It is largely up to the FDA.
In the U.S., what constitutes “highly similar” in the context of biosimilars is ultimately up to how the U.S. Food and Drug Admininstration applies the statutory language under the Biologics Price Competition and Innovation Act of 2009 (PDF). Demonstration that a biological product is “highly similar” to its reference product is a central tenet for biosimilarity under what is known as the 351(k) pathway, which establishes the abbreviated approval pathway for a biosimilar in the U.S. The statute reads, in part, as the initial step in demonstrating biosimilarity:
An application submitted under this subsection shall include information demonstrating that the biological product is biosimilar to a reference product based upon data derived from analytical studies that demonstrate that the biological product is highly similar to the reference product nothwithstanding minor differences in clinically inactive components.
How the FDA interprets “highly similar” has far-reaching implications that may include:
- Products that are similar enough to use the abbreviated 351(k) pathway but different enough to avoid IP protections of the reference biologic;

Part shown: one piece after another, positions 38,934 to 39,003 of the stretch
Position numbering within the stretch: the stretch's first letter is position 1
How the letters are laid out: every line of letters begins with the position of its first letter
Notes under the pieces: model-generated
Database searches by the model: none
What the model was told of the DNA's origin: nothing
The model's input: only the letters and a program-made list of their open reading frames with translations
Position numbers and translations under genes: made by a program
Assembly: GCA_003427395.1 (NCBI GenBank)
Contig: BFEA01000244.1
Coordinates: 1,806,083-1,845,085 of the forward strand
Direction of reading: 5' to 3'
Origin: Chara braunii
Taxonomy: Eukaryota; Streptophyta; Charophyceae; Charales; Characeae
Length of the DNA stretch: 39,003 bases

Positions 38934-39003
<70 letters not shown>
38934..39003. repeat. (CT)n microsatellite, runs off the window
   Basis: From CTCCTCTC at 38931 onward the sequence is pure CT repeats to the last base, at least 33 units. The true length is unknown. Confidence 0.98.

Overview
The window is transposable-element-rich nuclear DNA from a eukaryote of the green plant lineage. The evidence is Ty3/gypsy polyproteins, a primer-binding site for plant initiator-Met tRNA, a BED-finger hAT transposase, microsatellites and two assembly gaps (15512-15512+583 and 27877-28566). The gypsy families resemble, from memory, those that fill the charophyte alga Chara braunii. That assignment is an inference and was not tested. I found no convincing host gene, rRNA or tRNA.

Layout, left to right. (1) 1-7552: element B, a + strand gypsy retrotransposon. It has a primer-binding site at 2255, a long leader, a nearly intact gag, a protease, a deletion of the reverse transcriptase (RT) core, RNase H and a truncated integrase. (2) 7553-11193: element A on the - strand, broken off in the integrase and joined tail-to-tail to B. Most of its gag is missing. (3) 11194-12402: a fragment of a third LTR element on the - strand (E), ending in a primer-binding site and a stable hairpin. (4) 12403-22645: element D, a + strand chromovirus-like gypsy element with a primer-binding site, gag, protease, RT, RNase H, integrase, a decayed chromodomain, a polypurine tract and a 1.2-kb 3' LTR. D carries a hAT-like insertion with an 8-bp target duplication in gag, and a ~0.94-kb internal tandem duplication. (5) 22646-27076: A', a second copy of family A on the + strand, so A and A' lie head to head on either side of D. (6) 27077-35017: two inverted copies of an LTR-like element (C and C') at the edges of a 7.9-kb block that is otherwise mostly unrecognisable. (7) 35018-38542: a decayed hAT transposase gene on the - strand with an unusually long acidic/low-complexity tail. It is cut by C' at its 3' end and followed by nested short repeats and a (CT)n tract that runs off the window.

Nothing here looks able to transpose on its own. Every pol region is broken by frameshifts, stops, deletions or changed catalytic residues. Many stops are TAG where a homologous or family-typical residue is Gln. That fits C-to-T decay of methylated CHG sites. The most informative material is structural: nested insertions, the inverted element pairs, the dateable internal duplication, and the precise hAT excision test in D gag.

- 12-year exclusivity for second generation biologic products;
- “Improved” versions of a previously approved product.
In crafting the biosimilars legislation, Congress ceded a lot of scientific discretion to the FDA. To their credit, the FDA has convened a number of opportunities for stakeholder input both leading up to and after passage of the BPCIA.
In this approach, FDA has followed in the footsteps of their European counterparts. Europe has been ahead of the U.S. in both the legal authorization and regulatory guidance for biosimilars. As part of their ongoing dialogue with stakeholders in the E.U., the European Medicines Agency convened a stakeholder meeting in July 2009 to discuss guidelines for biosimilar monoclonal antibodies because the next wave of biosimilar applications is likely to include these products. As indicated in an unofficial meeting summary, innovator and biosimilar stakeholders generally agreed that amino acid differences should not be allowed. While noting that the U.S. and E.U. biosimilar schemes are not the same, the principle invoked here for biosimilarity is that the products should be as structurally similar as possible. Many aspects of structure, such as glysosylation, may not be completely controlled by the developer and manufacturer, but amino acid sequence can be controlled. And where such control is possible, it should be applied. Thus from a scientific perspective, there is no reason to tolerate differences in amino acid sequence between the reference and biosimilar product. Identical amino acid sequences may not be sufficient to demonstrate the products are “highly similar” but they are likely necessary.
As FDA develops its biosimilar guidances, it will be interesting to see whether such principles are embraced and articulated. The result will have a large impact on biosimilar applications and the ever-evolving definition of “highly similar.”